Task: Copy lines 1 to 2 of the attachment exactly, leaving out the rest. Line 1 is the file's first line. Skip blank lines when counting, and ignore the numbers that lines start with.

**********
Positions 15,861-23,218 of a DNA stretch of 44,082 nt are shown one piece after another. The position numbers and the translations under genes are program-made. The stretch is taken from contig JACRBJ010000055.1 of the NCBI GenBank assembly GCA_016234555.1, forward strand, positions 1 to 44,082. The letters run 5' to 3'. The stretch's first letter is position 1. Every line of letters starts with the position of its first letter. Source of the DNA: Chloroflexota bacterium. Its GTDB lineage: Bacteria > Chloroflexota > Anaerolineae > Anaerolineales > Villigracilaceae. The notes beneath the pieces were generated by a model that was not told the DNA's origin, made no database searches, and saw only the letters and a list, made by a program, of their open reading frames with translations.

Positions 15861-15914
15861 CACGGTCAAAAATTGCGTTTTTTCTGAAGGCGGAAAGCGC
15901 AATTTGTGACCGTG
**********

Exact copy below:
Positions 15,861-23,218 of a DNA stretch of 44,082 nt are shown one piece after another. The position numbers and the translations under genes are program-made. The stretch is taken from contig JACRBJ010000055.1 of the NCBI GenBank assembly GCA_016234555.1, forward strand, positions 1 to 44,082. The letters run 5' to 3'. The stretch's first letter is position 1. Every line of letters starts with the position of its first letter. Source of the DNA: Chloroflexota bacterium. Its GTDB lineage: Bacteria > Chloroflexota > Anaerolineae > Anaerolineales > Villigracilaceae. The notes beneath the pieces were generated by a model that was not told the DNA's origin, made no database searches, and saw only the letters and a list, made by a program, of their open reading frames with translations.

Positions 15861-15914